THE MANCUNIAN WAY
Asmall textile factory in the Manchester of the early 1970s. Bare walls, strip lighting, functional. Three women are photographed working with quiet industry. Spool forward to 2018. Another textile works in the same city, every bit as utilitarian. Here 16 men and women are employed but these are by no means Mancunian born and bred – each one is of a different nationality.
The contrast says something – says a lot – about the way immigration has affected the city over 40 years and explains why, for some, the vote for Brexit was a call to limit the number of foreigners ‘coming over here and taking our jobs’.
The pair of images are in an exhibition by photographer Martin Parr entitled Return to Manchester which shows pictures taken from his days as a polytechnic student in 1972 and on to visual essays over the years to the present day.
The picture of the textile workers is not meant to be overtly political, that is not Parr’s style, but the significance of the multinational work force is not lost on him. “I am a Remoaner, of course,” he proclaims. “Do you ever meet anyone in the liberal arts crew who isn’t? We are universally tainted with that vote. The trouble is that it is unsurmountable. The country is so divided I just don’t know how it will be resolved.”
Had he noticed any change in the character of the country as he tramped the streets of Manchester, camera in hand? Has Brexit made people less tolerant, angrier, even more optimistic?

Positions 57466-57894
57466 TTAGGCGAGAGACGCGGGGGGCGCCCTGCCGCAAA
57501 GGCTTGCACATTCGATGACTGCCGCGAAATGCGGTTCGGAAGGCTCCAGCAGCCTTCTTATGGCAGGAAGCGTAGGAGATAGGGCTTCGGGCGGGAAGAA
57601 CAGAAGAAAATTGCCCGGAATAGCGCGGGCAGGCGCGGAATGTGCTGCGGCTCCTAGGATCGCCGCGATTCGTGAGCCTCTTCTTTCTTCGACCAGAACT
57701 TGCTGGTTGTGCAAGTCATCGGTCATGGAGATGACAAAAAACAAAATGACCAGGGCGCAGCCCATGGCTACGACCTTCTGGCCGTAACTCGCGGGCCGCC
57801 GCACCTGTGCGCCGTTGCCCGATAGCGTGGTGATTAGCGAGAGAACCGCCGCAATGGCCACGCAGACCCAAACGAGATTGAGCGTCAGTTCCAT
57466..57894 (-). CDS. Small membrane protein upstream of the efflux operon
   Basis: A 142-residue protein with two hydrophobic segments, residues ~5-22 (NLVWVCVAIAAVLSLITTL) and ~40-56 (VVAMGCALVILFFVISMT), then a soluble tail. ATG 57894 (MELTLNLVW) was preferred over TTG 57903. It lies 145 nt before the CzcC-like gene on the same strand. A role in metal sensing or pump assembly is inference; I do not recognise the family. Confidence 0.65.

“It’s difficult to know. No, I don’t think so, but because most of the people I know are so firmly in the Remain camp that doesn’t affect me. I literally don’t know anyone who is a Brexiter. It’s like going to America and asking if anyone is Republican. A lot of them won’t admit it because of Trump but you know that in those rural constituencies there is support.
“We know about the protest aspect of it all; ‘up yours, this is our chance to scupper the establishment’. This was the one time that their vote would count when previously it didn’t.”
We should be talking about the show but he has one more point to make. “Just to finish... during the time of Thatcher in the 1980s documentary makers flourished because we collectively didn’t like her. It gave us an incentive. Photographing Britain is a form of therapy for me showing the positive and negatives about what we think about Britain. The ante has risen so much since the Brexit vote and I am so pissed off with my fellow Brits for voting that way that artistically it has given me an incentive. To me it’s a positive thing.
“Interestingly, when I have my big show at the National Portrait Gallery next year the final room will be about Britain in the time of Brexit. Not directly, not marches, just to places where you get a feeling about what’s going on.”
What we have here is Parr as chronicler of the supermarket, the barber shop, the passerby. The humdrum elevated, if not to the exotic, certainly to the quirky and always the authentic.
The exhibition includes scenes from the ‘real’ Coronation Street, taken in 1972 with photographer Daniel Meadows. The original street had been demolished so they found a similar row of terraces in nearby June Street.
The residents were photographed in their front rooms, all of which have electric fireplaces, surrounded by their ornaments, pictures and patterned wallpaper. Ordinary folk caught in a moment of time.
All the early work was shot in black and white – “because colour was just for commercial work and snapshots” – which serves to emphasise the drabness of the city at the time. But in 1986 he was commissioned to record the shopping habits of the city in the project Point of Sale, Salford 1986 and these were in colour.